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LETTER XVI.

We come now to some observations on the cha. racter and conduct of David.. And here, the extracts are more scanty than one should have expected, from Messrs. Bayle, Morgan, and Co. or rather from the last retailer of this kind of ware, the Historian of the man after God's own heart.

Page 21. David is scoffed at for his cruelty towards the Ammonites, shown by "putting them un. " der saws and under harrows of iron ", &c.”

Whatever the words in the original may signify, it seems but reasonable to conclude, that if David inflicted on these people punishments extraordinarily severe, there must have been an extraordinary cause. We read in the book of Judges, that the men of Judah “ pursued after Adonibezek, and caught him, " and cut off his thumbs and his great toes.”. Had nothing more been related, this would have appeared a strange instance of savage and wanton barbarity. But what says the suffering prince himself? “Three

score and ten kings, having their thumbs and great “ toes cut off, gathered their meat under

my table; " as I have done, so God hath requited me'.” The cruelties practised by the Ammonites upon others

In 2 Sam. xii. 29.

i Judg. i. 6,7.

might be returned, by the just judgement of Heaven, upon themselves. There is no ground for supposing that David treated them worse than they would have treated the Hebrews, or than prisoners of war were treated in those times : and Dr. Chandler, it is apprehended, has given very good reasons why the passage should be rendered in the manner following: “ He brought forth the inhabitants, and put them to “ the saw, and to iron mines, and iron axes, and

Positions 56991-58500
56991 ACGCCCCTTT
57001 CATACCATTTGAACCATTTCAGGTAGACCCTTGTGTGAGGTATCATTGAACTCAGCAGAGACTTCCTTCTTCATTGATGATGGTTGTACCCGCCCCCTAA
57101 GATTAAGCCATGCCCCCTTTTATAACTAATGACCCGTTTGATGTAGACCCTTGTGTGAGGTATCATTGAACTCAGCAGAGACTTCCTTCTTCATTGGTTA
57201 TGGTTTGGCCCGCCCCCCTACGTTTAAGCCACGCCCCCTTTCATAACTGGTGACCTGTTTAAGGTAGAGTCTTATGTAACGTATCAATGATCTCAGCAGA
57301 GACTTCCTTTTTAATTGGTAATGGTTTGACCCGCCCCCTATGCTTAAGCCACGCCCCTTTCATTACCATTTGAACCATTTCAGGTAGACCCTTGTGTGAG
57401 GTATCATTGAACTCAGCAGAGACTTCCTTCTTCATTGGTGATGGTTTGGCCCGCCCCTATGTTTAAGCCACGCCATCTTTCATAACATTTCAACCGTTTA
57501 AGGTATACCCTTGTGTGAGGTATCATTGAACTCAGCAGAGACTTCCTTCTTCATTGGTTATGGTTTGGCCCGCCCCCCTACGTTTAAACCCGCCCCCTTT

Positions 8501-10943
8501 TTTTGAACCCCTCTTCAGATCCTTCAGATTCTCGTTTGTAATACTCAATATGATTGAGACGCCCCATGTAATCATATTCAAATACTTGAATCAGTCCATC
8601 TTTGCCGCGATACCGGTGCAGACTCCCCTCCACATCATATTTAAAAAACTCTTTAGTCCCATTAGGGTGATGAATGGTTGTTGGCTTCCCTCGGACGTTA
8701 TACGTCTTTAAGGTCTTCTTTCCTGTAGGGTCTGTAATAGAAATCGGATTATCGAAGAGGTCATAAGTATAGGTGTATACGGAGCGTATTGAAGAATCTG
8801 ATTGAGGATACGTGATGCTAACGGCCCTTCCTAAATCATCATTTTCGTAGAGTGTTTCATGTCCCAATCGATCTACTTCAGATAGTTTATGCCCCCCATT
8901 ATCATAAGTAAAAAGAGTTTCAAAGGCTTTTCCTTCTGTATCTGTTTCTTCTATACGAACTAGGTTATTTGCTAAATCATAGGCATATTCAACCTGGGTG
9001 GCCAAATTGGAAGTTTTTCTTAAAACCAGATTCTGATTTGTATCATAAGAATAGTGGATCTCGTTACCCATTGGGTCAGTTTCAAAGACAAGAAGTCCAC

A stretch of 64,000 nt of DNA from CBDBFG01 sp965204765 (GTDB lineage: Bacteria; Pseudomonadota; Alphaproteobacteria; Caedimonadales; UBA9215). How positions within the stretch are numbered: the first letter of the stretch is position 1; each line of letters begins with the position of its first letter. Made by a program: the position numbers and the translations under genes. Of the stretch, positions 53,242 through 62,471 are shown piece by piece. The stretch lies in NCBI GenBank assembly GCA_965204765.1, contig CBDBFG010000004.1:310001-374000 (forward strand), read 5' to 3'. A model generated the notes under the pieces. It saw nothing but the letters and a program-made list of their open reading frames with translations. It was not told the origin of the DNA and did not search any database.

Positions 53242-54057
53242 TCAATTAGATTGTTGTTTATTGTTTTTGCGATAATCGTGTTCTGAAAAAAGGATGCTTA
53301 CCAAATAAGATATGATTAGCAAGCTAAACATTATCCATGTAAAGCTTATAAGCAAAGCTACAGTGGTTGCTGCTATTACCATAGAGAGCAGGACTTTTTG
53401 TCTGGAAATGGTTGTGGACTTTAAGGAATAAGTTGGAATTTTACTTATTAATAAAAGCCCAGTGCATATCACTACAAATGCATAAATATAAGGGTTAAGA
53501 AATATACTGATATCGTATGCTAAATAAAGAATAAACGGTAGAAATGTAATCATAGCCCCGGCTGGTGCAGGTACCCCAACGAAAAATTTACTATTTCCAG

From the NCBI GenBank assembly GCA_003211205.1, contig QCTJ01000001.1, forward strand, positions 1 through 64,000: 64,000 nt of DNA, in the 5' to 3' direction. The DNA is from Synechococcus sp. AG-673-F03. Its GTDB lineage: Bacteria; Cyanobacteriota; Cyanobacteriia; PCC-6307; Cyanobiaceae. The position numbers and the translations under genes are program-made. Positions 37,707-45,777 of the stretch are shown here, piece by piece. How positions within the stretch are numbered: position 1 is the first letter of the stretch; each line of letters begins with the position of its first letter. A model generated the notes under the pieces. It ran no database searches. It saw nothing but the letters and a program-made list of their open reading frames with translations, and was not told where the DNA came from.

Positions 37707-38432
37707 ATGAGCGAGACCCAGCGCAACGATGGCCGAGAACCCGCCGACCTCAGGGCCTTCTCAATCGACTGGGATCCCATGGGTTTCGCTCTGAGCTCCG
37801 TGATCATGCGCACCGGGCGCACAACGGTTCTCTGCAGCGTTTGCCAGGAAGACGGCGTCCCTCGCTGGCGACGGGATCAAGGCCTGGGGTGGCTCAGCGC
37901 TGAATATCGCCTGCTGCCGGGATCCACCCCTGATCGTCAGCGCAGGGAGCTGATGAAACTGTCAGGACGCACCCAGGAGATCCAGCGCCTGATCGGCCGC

transported them to the brick-kiln,” or rather “to “the brick-frame and hod, to make and carry “ bricks;" that is, he reduced them to slavery, and put them to the most servile employments. See Chandler's Life of David, vol. ii. p. 227.-a book, which should be carefully perused by those who are disposed to favour us with any fresh disquisitions on the subject of it. But we must proceed to David's sentence on the Amalekite.

The two accounts of the manner of Saul's death, one given in the course of the history, at the close of the first book of Samuel, the other by the Amalekite, at the beginning of the second, are so different, that “ one of them (the infidels say, page 26), must be "false." Very well; suppose it so to be, and what then ? Why then, they put the following resolution of the difficulty into the mouth of their Tom Fool of a Christian, as they call him.

“ To this we can only answer, as it becomes the faithful in all such cases " of seeming contradiction; namely, that they were “ both written by the pen of inspiration, conse

quently must both be true, however contradictory

or absurd they may seem to mere human reason.” -Well said, Tom !

But let me ask these gentlemen, what mortal, besides themselves, Tom's elder brethren, ever imagined the Amalekite to have been inspired, when be told his story to David ?-an idle pickthank fellow, who stripped Saul of his diadem and bracelets, and ran away full speed with them to David, to let him know that all was safe, his old enemy was fallen, and he had put him out of his pain! David saw through the character of the man, and, from his forward officiousness in the affair, probably concluded he had taken some undue advantage of Saul in bis wounded state, and slain him, on purpose that he might find favour with his successor in the kingdom by bringing him all this good news. "As the Lord Jiveth who hath “ redeemed my soul out of all adversity,” says he, upon another occasion, " when one told me, saying, «« « Behold Saul is dead,' thinking to have brought good tidings, I took hold of him, and slew him in Ziklag, who thought that I would have given him